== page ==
3. Islanders can be such hypocritical snobs when it comes to determining whose off-island money they find acceptable to line their pockets. Cruise ship passengers apparently don’t have the right stuff for many, but the hordes descending for Beach Road Weekend are welcomed with open arms. Greedy hypocrites have their standards, I suppose. Mostly (not all) mediocre music that pounds and thumps and damages the life out of a residential neighborhood is great because restaurants and hotels and B&Bs and trinket sellers make out like bandits, but islanders look down their nose at disembarking tourists from cruise ships? The soul of the Vineyard sold out ages ago.

    • Island Softball League started this week and the field is still wrecked from Beach Road Weekend last year. The outfield is uneven and has many small dips and holes that are dangerous to our athletes. This was never a problem before this atrocity of an event was allowed to happen on the island.

  4. BRW brings talented, vibrant people to the Island.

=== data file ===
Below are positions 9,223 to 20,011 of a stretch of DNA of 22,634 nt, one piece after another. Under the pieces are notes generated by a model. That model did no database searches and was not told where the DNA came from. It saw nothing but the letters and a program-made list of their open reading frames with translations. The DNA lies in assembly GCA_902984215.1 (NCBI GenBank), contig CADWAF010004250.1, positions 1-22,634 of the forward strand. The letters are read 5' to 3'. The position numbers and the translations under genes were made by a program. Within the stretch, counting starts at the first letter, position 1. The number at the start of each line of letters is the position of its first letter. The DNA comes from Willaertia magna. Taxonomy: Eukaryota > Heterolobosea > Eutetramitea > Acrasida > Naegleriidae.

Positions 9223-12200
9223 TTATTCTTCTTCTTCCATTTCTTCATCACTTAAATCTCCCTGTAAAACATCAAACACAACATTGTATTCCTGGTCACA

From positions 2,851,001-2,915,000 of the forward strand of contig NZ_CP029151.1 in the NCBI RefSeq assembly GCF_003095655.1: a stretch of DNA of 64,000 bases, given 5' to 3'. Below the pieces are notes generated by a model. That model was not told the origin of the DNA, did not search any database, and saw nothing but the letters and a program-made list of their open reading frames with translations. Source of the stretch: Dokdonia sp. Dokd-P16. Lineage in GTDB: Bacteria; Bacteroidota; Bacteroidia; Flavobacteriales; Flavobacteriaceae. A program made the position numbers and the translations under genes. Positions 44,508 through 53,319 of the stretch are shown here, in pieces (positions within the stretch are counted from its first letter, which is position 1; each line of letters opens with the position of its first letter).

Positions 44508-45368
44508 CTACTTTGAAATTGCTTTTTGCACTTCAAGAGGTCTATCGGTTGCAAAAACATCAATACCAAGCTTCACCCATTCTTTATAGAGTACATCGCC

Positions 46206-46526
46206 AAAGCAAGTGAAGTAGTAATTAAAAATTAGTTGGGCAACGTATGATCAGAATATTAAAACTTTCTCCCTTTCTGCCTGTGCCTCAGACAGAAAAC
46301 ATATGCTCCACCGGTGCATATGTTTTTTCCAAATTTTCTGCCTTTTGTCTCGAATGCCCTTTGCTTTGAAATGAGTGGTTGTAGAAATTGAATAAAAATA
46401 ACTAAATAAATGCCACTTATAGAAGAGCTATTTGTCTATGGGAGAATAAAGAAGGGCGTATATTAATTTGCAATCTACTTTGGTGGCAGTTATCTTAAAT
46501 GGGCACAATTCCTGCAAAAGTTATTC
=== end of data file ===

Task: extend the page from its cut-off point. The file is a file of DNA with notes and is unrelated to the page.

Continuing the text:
Cruise passengers clog our streets with white heads crowding into our trinket shops.

    • It remains hypocritical and snobbish to welcome the BRW hordes while being disdainful toward the cruise ship hordes. You either welcome the hordes and their money or you don’t. Calling cruise ship passengers “white heads” is ageist. Their money is as good as the hordes creating traffic jams to attend BRW concerts.
      The chance to make money always wins out on the island, despite snobbery and hypocrisy and the grumping, and despite selling out the island’s soul to cater to off-island tourists and visitors, and gouge them when possible, with the promise of high-priced events and chazzerai to buy, most of it mediocre. Someone on IT recently remarked they spent $18 on one child-sized and one regular-size ice cream cone at a popular ice cream shop. You know how many concert goers and cruise ship passengers do that without batting an eye?

      • Crowds of any sort are just not nice. Whether they be hordes, white-heads, cruise ship PAX…
        Now describing BRW’s offering as mediocre is another debate.